ASCP Comments on Theranos’s Decision to Throw Out Two Years’ Worth of Diagnostics

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Inaccuracies in testing can lead to misdiagnosis or ineffective treatment in patient care

Quality clinical laboratory testing is the key to improving healthcare outcomes. That message is underscored by a recent decision by Theranos, the $9 billion company known for its fingerprick blood draw for dozens of tests, to throw out two years’ worth of diagnostic testing done with its highly-touted technology (http://www.bloomberg.com/news/articles/2016-05-19/theranos-corrects-tens-of-thousands-of-blood-testing-results). The company has voided all of its 2014 and 2015 test results from its Edison blood-testing devices, which was said to be capable of running multiple tests on a few drops of blood. Theranos marketed the test directly to consumers at a fraction of the cost of tests conducted in laboratories.

“This clearly demonstrates the value of quality laboratory testing,” said ASCP Chief Executive Officer E. Blair Holladay, PhD, SCT(ASCP)CM. “For patients, accurate test results matter in order to get the right diagnosis and the right treatment. If it were my life on the line, I’d want a test that was performed in a clinical laboratory by a pathologist or certified medical laboratory professional.”

Inaccuracies in testing can lead to misdiagnosis and ineffective treatment, said Jack Hager, MS, MT(ASCP)SBB, former CEO of the American Red Cross National Testing Laboratory, in Portland, Ore., and a past Chair of the ASCP Council on Laboratory Professionals. The greater the inaccuracy, the more likely a misdiagnosis or ineffective treatment, he added. Additionally, false negative results will mean the results indicate the patient doesn’t have a problem, when they actually do. If the condition affects the patient’s health, they may find out later the test was falsely negative. False positive results communicate to the patient and their healthcare providers that they have a condition when, in actuality, they do not. This can cause anxiety and unnecessarily treatment or further testing. The false positive can be avoided if more specific testing methods are used.

“Any process adjustment that a manufacturer implements that does not maintain the quality associated with the license of the original product puts the accuracy of the testing and by extension, patients at risk,” said Hager. “Changes that affect quality are counterproductive in providing therapeutic and diagnostic testing services to patients.”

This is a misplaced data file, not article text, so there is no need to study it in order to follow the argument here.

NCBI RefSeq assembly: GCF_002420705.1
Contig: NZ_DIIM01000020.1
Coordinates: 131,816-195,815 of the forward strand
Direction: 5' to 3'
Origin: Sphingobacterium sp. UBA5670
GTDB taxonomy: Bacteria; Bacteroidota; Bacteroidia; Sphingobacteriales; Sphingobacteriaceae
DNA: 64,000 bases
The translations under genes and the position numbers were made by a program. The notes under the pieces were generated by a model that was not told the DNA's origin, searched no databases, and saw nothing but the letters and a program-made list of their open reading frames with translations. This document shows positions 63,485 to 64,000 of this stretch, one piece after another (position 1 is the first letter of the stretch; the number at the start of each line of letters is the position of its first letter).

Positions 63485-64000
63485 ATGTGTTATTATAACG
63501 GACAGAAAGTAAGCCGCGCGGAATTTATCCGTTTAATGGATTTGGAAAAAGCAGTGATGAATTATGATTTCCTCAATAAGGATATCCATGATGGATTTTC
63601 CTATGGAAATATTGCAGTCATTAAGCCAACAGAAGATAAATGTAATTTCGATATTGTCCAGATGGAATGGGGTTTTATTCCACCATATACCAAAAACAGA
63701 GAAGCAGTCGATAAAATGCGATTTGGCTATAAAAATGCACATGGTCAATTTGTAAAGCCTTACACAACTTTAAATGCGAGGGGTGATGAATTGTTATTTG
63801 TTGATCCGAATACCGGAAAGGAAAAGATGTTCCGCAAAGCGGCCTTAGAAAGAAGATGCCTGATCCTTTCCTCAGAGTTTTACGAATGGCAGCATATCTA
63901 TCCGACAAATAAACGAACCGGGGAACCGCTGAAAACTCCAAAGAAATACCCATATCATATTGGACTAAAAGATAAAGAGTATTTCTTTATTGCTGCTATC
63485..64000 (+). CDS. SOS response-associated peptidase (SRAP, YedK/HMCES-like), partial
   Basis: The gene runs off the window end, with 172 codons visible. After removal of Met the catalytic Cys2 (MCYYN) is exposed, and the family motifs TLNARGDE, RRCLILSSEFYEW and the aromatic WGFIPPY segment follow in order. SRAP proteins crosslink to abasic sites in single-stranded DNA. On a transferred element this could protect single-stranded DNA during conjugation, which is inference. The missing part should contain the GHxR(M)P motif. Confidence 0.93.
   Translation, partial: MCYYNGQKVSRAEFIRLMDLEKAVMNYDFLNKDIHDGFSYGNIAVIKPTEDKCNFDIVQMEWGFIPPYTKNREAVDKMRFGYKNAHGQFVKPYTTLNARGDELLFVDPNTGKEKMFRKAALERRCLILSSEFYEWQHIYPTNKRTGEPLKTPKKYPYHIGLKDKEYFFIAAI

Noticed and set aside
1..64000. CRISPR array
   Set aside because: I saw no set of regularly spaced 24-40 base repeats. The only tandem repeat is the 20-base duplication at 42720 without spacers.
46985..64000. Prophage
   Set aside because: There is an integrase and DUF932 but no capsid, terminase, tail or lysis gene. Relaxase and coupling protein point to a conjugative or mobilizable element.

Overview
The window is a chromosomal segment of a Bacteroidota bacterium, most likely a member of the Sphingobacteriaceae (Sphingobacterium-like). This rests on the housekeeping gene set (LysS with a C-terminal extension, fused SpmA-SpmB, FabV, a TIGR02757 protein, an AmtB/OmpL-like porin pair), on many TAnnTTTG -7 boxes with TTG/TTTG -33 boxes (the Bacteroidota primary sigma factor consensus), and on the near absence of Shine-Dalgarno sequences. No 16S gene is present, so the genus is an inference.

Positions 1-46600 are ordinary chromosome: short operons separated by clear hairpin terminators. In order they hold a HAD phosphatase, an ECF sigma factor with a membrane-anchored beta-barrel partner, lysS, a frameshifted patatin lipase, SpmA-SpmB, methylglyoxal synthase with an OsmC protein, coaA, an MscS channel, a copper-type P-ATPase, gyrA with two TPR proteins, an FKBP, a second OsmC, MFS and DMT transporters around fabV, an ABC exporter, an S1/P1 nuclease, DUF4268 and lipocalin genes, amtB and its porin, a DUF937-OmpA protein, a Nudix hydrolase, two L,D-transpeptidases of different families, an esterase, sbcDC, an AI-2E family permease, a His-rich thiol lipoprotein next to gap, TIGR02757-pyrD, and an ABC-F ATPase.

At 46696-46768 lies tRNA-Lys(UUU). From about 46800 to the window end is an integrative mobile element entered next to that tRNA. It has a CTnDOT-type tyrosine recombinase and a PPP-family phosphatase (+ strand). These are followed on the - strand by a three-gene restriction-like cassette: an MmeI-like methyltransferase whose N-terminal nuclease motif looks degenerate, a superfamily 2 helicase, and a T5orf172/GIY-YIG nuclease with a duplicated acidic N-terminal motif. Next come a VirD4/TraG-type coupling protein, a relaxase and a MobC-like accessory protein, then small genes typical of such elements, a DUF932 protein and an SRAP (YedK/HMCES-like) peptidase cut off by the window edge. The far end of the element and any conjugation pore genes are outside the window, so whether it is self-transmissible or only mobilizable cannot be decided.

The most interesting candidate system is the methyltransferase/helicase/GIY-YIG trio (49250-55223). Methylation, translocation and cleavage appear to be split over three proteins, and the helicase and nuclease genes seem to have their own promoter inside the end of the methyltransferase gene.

Laboratory tests drive most medical decisions, which underscore the important role that medical laboratory professionals play in the delivery of health care. Laboratory tests are medical procedures that involve testing samples of blood, urine, or other tissues or substances in the body. Doctors use laboratory tests to help identify changes in a patient’s health condition before any symptoms occur, diagnose and plan treatment for a disease or condition, evaluate a patient’s response to treatment and monitor the course of a disease over time.

For reasons of patient safety and quality laboratory testing, the American Society for Clinical Pathology (ASCP) supports personnel standards for laboratory professionals. These standards could take the form of practice requirements, certification requirements, or licensure.

Hager said, “There is great value in following the process of test development with transparency to all stakeholders: scientists, clinicians, consumers, and investors. The scientific and medical profession’s scrutiny of diagnostic testing is a long and thorough process, as it should be if we are to ensure patient outcomes.”

About ASCP
Founded in 1922 in Chicago, ASCP is a medical professional society with more than 100,000 member board-certified anatomic and clinical pathologists, pathology residents and fellows, laboratory professionals, and students. ASCP provides excellence in education, certification, and advocacy on behalf of patients, pathologists, and laboratory professionals. To learn more, visit http://www.ascp.org. Follow us on Twitter at http://www.twitter.com/ascp_chicago and connect with us on Facebook at http://www.facebook.com/ASCP.Chicago.

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Susan Montgomery
American Society for Clinical Pathology
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